Ahead was a long road to Sydney. One rest day never seems enough when 800km of hills looms ahead. The condition of my feet also stressed that a longer break was needed and on Monday morning – as I pushed north-east under the glare of television cameras which would be responsible for world-wide news reports thanks to the Australian SNTV – the aching in my feet, ankles and legs didn’t bode well. The Great Dividing Range was coming closer, and with it was to come my greatest challenge yet.

Thursday, November 23, 2006

Is that New South Wales we can smell?

Melbourne seems a long way off considering we were still there at 4pm yesterday afternoon. 122km, one tv and three radio interviews later the team - minus Dim and Pete who have remained in the Vic capital on vehicle hunting duty - are sleeping in pink (yes, pink) cabins at the wonderful Park Lane Tourist Park, who have sponsored our stay here tonight.

The team is on funny pills at the moment. Earlier Holly recounted the moment when she randomly drove past the bodyguard of Neighbours star Dylan, whom we met on Monday night for a brief spell before he was ushered away by his enormous Maouri guard. Holly, being Holly, decided to call the guy 'the Kiwi Bouncer', a nickname which totally confused Kate, who in what is possibly her blondest moment yet thought Holly had seen a bloke bouncing fruit along the road.

Simon, who hasn't broken anything in at least four hours, is gaining a reputation as a festidious video editor but an incredibly difficult man to 1) get out of bed and 2) to encourage to write a blog. To put it in perspective, this morning the team had orders to be in the vehicles by 7am and Simon was still brushing his teeth at ten past. But more importantly, his blog couldn't be more out of date despite countless requests from fans of his nonplussed style: I've skated over 3000 miles since he last made an entry, ridiculous!

In five days or so we'll be in New South Wales. State number 4, it's safe to say we have high hopes for our first leg of the east coast of Australia. With another 82km down today I'm preparing for some hard pushing. At some point over the next few days I want to make 150km in a day, watch this space.

Tuesday, November 21, 2006

New friends, another city and most importantly, two more team members!

The kindness of strangers keeps us going. Sat in the St Kilda district of Melbourne, typing away on my laptop whilst sat at what can only be described as a 'power desk', I continue to wonder at the experiences that await myself and the BoardFree team around the next corner. Barely three weeks ago a complete stranger drove along a South Australian road linking Strathalbyn and Wellington. She passed a slow-moving Holden Jackeroo, laden with stickers promoting a skate journey for charity. Peddling in front of the Jackeroo was a chap on a bike, and just in front of him was a skinnier sole who was pushing along on a bizarre-looking yellow skatebooard. "What the hell is all of this" thought the woman, before a connection between this strange troupe and a television story sometime back began to form. She pulls over, waits until the skateboard draws level and asks him, "Are you the guy who has skateboarded from Western Australia?"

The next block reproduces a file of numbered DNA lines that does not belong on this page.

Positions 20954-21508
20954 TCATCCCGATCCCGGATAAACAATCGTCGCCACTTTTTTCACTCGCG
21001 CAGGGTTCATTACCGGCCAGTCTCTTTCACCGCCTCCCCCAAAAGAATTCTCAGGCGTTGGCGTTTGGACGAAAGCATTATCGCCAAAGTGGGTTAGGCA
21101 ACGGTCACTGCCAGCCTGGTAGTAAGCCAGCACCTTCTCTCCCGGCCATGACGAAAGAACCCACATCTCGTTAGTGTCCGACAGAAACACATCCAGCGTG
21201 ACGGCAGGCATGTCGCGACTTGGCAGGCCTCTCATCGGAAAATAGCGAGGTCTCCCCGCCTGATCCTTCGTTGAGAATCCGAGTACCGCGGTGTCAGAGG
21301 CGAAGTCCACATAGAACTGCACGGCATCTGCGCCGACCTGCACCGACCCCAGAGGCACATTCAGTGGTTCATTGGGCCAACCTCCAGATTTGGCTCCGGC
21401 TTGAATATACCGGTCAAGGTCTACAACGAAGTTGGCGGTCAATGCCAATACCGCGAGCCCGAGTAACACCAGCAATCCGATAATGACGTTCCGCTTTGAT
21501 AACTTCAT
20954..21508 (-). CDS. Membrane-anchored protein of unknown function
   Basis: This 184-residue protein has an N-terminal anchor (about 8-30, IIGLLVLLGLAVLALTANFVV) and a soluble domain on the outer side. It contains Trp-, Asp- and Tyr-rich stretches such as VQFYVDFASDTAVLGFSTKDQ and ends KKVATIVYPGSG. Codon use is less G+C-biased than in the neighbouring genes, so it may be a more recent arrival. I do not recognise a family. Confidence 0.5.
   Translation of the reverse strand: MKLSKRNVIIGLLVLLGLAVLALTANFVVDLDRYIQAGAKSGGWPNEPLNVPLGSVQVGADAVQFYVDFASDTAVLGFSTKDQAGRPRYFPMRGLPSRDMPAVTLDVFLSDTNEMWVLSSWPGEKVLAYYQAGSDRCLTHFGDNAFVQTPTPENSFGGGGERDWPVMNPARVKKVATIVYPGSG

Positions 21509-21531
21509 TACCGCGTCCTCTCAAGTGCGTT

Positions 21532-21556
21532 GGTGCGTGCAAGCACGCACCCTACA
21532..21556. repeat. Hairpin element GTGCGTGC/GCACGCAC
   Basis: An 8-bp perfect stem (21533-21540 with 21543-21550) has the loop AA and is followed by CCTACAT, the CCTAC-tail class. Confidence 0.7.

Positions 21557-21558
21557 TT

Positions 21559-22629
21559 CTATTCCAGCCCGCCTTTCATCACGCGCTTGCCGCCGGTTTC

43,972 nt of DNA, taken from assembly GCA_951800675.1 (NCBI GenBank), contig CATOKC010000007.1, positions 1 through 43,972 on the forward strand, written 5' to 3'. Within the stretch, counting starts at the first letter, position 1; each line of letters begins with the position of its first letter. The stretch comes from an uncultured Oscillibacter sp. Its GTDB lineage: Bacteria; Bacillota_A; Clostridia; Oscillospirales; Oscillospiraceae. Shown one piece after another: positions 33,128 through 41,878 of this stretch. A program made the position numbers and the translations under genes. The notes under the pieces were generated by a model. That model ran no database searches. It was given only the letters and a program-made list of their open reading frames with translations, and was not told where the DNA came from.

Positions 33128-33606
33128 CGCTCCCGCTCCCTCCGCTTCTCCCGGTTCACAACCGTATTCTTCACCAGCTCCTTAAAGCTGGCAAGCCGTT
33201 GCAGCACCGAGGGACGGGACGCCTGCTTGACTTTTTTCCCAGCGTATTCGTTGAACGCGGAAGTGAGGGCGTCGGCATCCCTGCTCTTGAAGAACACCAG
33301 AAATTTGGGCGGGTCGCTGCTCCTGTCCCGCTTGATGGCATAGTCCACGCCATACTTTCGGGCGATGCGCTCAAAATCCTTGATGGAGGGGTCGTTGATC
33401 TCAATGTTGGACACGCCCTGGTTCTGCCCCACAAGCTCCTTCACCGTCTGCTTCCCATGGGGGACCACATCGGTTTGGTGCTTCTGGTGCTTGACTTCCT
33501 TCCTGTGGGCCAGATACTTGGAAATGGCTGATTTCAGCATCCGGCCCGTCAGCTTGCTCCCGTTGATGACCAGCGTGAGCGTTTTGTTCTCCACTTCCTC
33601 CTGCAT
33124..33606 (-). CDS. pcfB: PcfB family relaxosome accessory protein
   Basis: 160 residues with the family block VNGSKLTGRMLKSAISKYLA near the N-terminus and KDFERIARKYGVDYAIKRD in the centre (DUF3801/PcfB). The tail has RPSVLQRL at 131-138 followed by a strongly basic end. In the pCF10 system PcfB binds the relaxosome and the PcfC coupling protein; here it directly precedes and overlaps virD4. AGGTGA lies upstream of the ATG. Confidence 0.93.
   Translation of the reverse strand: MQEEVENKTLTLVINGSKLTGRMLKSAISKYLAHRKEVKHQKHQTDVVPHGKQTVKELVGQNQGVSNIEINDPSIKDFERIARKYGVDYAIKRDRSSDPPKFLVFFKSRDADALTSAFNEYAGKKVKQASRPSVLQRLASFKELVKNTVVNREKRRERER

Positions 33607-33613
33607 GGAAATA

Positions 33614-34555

"I am" he smiles, dragging his board to a halt.

Her name is Johanna, her boyfriend's name is Jon, and three weeks after that chance encounter J & J have kindly let the entire team descend on their home. We've had a hard few weeks, physically and emotionally, and a stopover in Melbourne is just what we've needed. Fundraising-wise, it's been tough. City living tends to close off most people and it's always noticably harder to exude donations out of the urban bussle, but the money continues to flow in and it wil continue to do so with the team working this hard.

On Friday night Laura Hatwell flew in to Melbourne airport becoming Boardfree's ninth member. After a baptism of BoardFree fire in which the Glasgow girl from Devon has been well and truly bitten by the bug, she has earned her place on this team after organising the first of many BoardFree splinter journeys and raising half a grand in the process. Her 25 miles from Glasgow to Loch Lomond in September may seem paltry compared to the vastness of BoardFree Australia, but think: this girl started skating because she heard about BoardFree. She got off her arse, got organised, trained herself and did it. Bam and Jay from Barnstable are doing the same with a Devon to Spain BoardFree skate in the planning for next year, but Laura's sheer determination (which will likely see her becoming a part of the boy's Beats Walkin' team next year) earned her a place in Australia. We're glad to have her here.